Story Source:

The above story is based on materials provided by Institute of Physics (IOP). Note: Materials may be edited for content and length.


Journal Reference:

  1. Olof Beck, Niclas Stephanson, Sören Sandqvist, Johan Franck. Detection of drugs of abuse in exhaled breath using a device for rapid collection: comparison with plasma, urine and self-reporting in 47 drug users. Journal of Breath Research, 2013; 7 (2): 026006 DOI: 10.1088/1752-7155/7/2/026006

Cite This Page:

Institute of Physics (IOP). "Breath study brings roadside drug testing closer." ScienceDaily. ScienceDaily, 25 April 2013. <www.sciencedaily.com/releases/2013/04/130425213901.htm>.
Institute of Physics (IOP). (2013, April 25). Breath study brings roadside drug testing closer. ScienceDaily. Retrieved April 20, 2014 from www.sciencedaily.com/releases/2013/04/130425213901.htm
Institute of Physics (IOP). "Breath study brings roadside drug testing closer." ScienceDaily. www.sciencedaily.com/releases/2013/04/130425213901.htm (accessed April 20, 2014).

Share This



More Health & Medicine News

Sunday, April 20, 2014

Featured Research

from universities, journals, and other organizations


Featured Videos

from AP, Reuters, AFP, and other news services

Nine-Month-Old Baby Can't Open His Mouth

Nine-Month-Old Baby Can't Open His Mouth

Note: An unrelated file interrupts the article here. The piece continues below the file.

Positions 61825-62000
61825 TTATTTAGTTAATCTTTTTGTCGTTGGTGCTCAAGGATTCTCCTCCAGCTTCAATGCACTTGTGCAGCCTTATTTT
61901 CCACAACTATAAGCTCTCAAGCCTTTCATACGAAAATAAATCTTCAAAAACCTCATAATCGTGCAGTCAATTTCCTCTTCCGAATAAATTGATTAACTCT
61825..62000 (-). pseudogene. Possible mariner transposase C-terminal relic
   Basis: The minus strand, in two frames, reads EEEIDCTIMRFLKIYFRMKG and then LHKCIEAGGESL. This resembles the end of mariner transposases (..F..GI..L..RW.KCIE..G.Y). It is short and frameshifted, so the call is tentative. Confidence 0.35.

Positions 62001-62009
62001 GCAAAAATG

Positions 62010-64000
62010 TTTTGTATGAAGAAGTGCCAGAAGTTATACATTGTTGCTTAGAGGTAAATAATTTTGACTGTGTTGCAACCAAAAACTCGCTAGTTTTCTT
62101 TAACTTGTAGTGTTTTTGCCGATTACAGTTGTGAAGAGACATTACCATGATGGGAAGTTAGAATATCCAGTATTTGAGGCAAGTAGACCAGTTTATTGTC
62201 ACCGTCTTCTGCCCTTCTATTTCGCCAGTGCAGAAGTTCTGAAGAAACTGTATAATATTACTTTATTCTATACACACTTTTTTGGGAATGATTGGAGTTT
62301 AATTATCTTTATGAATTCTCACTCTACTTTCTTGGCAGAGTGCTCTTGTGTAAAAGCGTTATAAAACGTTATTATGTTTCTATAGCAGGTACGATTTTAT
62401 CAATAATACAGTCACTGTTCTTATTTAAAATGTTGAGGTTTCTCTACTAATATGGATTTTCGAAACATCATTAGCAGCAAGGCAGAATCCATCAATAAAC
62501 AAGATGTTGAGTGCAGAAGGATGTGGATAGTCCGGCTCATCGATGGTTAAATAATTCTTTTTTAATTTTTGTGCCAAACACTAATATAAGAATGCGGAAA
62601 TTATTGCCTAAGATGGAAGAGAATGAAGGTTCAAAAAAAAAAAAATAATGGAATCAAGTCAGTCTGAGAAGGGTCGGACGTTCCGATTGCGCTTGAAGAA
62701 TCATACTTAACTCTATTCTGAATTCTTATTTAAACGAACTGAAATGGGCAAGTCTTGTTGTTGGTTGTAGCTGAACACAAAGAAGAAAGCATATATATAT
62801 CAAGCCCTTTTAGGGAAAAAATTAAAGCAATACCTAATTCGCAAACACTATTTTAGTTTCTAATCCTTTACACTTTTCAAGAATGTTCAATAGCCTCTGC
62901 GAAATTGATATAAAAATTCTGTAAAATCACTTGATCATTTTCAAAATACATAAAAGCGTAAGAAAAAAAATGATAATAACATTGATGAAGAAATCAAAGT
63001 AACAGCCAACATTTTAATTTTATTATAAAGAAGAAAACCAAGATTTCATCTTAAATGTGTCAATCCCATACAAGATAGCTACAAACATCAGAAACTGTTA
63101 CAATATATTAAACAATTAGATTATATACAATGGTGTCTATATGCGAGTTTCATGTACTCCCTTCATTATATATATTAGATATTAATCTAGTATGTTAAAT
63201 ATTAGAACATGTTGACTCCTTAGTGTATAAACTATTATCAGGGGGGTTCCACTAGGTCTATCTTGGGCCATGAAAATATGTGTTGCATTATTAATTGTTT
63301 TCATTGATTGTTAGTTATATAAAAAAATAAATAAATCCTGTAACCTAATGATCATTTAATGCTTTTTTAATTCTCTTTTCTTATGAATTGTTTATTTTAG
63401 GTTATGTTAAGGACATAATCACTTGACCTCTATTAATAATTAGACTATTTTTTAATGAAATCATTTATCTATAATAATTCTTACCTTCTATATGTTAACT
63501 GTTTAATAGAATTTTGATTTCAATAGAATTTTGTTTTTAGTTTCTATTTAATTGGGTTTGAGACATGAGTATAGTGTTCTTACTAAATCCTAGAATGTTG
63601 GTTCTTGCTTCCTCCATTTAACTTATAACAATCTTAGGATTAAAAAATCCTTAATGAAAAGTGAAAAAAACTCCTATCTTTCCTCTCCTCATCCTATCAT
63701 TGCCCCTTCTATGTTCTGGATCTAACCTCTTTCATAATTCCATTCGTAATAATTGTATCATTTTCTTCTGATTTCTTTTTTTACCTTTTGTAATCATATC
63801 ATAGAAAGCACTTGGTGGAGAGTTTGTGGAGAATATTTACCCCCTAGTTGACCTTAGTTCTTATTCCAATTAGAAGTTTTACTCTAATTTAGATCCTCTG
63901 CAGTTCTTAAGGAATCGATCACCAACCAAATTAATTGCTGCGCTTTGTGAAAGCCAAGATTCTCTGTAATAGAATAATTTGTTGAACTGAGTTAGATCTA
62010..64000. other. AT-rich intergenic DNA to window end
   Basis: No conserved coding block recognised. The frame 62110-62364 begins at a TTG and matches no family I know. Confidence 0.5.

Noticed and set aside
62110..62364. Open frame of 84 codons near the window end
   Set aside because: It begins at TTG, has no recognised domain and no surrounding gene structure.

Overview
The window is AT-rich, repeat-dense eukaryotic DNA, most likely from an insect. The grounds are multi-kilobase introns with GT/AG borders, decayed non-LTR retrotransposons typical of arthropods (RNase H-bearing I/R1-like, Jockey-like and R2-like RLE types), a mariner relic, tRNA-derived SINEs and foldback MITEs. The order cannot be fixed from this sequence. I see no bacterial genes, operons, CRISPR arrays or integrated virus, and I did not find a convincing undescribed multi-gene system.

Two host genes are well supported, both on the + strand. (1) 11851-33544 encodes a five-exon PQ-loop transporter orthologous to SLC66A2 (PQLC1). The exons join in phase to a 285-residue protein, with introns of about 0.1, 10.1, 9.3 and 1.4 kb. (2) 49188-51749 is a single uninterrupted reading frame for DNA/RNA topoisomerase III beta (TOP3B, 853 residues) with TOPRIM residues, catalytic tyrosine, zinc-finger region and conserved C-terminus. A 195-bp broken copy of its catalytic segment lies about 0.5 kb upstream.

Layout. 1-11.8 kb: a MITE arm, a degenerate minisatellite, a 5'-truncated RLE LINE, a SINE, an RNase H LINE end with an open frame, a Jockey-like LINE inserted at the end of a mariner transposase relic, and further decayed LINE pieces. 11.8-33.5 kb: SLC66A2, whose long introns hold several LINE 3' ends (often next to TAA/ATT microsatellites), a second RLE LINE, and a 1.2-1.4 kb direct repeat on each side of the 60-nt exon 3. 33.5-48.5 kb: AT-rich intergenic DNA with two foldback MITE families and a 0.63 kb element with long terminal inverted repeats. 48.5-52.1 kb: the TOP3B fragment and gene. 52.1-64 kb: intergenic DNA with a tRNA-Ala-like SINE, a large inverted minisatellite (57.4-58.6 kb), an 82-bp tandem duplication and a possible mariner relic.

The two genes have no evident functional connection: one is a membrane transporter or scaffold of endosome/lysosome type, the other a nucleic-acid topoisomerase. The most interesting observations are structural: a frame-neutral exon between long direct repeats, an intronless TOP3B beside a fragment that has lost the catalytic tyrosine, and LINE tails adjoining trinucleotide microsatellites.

Newsy (Apr. 19, 2014) — Nine-month-old Wyatt Scott was born with a rare disorder called congenital trismus, which prevents him from opening his mouth. Video provided by Newsy
Powered by NewsLook.com
'Holy Grail' Of Weight Loss? New Find Could Be It

'Holy Grail' Of Weight Loss? New Find Could Be It

Newsy (Apr. 18, 2014) — In a potential breakthrough for future obesity treatments, scientists have used MRI scans to pinpoint brown fat in a living adult for the first time. Video provided by Newsy
Powered by NewsLook.com
Little Progress Made In Fighting Food Poisoning, CDC Says

Little Progress Made In Fighting Food Poisoning, CDC Says

Newsy (Apr. 18, 2014) — A new report shows rates of two foodborne infections increased in the U.S. in recent years, while salmonella actually dropped 9 percent. Video provided by Newsy
Powered by NewsLook.com
Scientists Create Stem Cells From Adult Skin Cells

Scientists Create Stem Cells From Adult Skin Cells

Newsy (Apr. 17, 2014) — The breakthrough could mean a cure for some serious diseases and even the possibility of human cloning, but it's all still a way off. Video provided by Newsy
Powered by NewsLook.com

Search ScienceDaily

Number of stories in archives: 140,361

Find with keyword(s):
 
Enter a keyword or phrase to search ScienceDaily for related topics and research stories.

Save/Print:
Share:  

Breaking News:
from the past week

In Other News

... from NewsDaily.com

Science News

Health News

Environment News

Technology News



Save/Print:
Share:  

Free Subscriptions


Get the latest science news with ScienceDaily's free email newsletters, updated daily and weekly. Or view hourly updated newsfeeds in your RSS reader:

Get Social & Mobile


Keep up to date with the latest news from ScienceDaily via social networks and mobile apps:

Have Feedback?


Tell us what you think of ScienceDaily -- we welcome both positive and negative comments. Have any problems using the site? Questions?
Mobile iPhone Android Web
Follow Facebook Twitter Google+
Subscribe RSS Feeds Email Newsletters
Latest Headlines Health & Medicine Mind & Brain Space & Time Matter & Energy Computers & Math Plants & Animals Earth & Climate Fossils & Ruins